Chef Giuseppe Massolini runs his "humble pop-up" restaurant from his home.
Giuseppe’s catering at Belair Farm in Paarl offers a different Italian-style dining experience in the heart of the Boland.
On Wednesdays, Saturdays and Sundays, guests are invited to enjoy a true Italian tavolata (big table) prepared by Massolini.
His home-based restaurant is open for lunch or dinners and he caters for 10-14 guests.
His ingredients are locally produced.
While he sets to work in his quaint kitchen, guests can walk around the house and look at the delightfully eccentric art pieces and sculptures.
Diners are also welcome to join him in the kitchen and watch as he cooks up his mouthwatering feasts.
Chef Mynhardt Joubert has been sharing his private space with diners for just over a year. Stasie Street Kitchen in Paarl came about after a friend told Joubert about this popular trend in Europe.
"It was a joint idea between me and Kerryn Lancaster (former KWV brand manager) after she returned from Paris. It's a very French thing to do, having people come to your house to eat and enjoy watching the chef work in his kitchen," says Joubert.
What started as a dining experience for corporate events, quickly turned into his home restaurant as word got out.
Guests receive a welcome drink after which they can enjoy a gin and tonic in the lounge before sitting down for a three or four-course meal.
"I have space for about 30 people to sit and they can watch us cook and plate their food – dis soos n regter huiskuier (like a real home visit). We make guests feel welcome and safe," he adds.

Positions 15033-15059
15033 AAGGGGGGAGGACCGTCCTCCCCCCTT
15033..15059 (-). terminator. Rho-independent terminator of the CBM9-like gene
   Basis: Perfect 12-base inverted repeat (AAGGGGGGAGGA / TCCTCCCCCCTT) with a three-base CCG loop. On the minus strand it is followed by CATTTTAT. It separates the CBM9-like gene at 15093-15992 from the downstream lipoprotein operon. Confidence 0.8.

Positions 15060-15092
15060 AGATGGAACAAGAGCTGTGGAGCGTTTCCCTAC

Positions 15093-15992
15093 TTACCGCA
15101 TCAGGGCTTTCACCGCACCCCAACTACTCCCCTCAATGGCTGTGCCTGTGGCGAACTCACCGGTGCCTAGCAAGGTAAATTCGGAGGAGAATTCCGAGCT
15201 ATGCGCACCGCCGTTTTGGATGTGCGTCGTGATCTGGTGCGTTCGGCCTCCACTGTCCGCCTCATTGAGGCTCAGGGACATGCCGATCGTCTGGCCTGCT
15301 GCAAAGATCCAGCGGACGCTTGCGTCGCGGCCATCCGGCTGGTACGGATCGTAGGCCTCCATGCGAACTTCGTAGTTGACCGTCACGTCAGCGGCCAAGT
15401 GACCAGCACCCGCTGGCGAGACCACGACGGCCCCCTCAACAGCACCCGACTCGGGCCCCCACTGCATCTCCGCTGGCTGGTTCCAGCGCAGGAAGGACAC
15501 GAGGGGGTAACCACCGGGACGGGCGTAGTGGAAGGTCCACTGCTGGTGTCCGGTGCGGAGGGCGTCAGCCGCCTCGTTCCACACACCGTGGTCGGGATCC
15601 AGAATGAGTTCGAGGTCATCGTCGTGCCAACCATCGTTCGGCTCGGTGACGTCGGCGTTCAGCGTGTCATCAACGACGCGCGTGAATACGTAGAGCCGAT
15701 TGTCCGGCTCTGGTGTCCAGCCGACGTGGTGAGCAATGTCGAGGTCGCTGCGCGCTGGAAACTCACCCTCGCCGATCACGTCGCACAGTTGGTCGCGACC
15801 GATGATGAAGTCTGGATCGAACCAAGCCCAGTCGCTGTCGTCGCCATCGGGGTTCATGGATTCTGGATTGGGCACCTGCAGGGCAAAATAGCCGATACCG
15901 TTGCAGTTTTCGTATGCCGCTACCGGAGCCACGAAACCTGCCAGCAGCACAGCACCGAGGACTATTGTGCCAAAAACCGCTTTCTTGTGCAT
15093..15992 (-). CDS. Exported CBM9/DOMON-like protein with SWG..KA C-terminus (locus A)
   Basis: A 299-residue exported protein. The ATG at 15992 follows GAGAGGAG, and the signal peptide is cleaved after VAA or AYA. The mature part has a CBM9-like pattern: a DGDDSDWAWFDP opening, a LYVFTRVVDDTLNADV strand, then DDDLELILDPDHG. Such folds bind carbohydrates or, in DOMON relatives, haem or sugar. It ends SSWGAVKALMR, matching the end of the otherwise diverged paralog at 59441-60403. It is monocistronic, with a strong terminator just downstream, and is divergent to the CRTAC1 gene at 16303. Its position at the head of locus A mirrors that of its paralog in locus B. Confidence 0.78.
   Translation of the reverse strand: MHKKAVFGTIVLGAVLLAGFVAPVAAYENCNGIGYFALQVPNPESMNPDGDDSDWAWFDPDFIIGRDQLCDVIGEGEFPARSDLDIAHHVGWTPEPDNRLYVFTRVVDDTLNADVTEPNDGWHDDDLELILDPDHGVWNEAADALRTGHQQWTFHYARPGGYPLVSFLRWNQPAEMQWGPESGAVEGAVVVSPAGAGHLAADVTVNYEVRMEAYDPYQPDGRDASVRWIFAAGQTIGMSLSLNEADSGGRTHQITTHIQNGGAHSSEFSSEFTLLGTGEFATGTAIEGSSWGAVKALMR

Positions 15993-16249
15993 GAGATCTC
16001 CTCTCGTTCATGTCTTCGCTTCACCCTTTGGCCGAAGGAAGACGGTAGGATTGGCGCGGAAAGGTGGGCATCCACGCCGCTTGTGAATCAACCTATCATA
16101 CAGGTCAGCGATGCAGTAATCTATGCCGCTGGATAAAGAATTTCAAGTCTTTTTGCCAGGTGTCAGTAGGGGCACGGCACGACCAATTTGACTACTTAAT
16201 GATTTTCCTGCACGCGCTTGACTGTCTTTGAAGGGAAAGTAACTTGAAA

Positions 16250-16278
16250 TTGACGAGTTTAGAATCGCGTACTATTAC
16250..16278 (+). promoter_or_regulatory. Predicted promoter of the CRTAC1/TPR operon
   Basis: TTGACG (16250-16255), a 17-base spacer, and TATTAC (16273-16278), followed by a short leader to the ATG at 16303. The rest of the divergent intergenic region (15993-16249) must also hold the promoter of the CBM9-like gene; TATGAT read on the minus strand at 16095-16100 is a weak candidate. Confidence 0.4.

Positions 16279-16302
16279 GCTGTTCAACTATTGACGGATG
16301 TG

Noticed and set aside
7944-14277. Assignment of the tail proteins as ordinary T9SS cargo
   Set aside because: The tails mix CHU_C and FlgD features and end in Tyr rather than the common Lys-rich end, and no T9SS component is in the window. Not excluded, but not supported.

Founder of South Africa’s Private Chefs Association and aspiring actor Mahlubi Mpanyane used to host dinner parties for his friends and family, until he realised he could turn this into his second business.
The Johannesburg-based chef, 22, launched his pop-up a year ago.
"I went to culinary school where I met my mentor and he had a food truck. People would book the food truck and we would go to the house if they were hosting intimate events. From there it transitioned to cooking at people’s homes. Last year, I opened my pop-up. I used to host dinner parties for my friends and they would come over. Then I thought I could turn this into a business," he says.
Mpanyane, who usually hosts his lunches and dinners over weekends, caters for up to 25 guests at a time.
For Durban’s chef Milani Motlohi, the advantages of running a pop-up from his family home outweigh the challenges of finding your way around
someone else's kitchen.
Like some of his counterparts, Motlohi started cooking for his friends and family before launching his business.
"I started a few months ago, first with friends and family, then I started going to clients' homes and then I would invite them to my home. The advantage of working from your own home is knowing where everything is. Whereas with other people, you don’t know exactly where everything is or how the oven works or if it’s big enough," he says.
Motlohi caters for up to 10 guests and says he prefers to keep the groups on the small side.
"I still stay with my family so I also have to accommodate them, but they are very understanding," he says.
Giuseppe’s catering - 084 976 5939
Mynhardt Joubert - 076 033 1839 or email [email protected]
Mahlubi Mpanyane - [email protected]
Milani Motlohi - [email protected]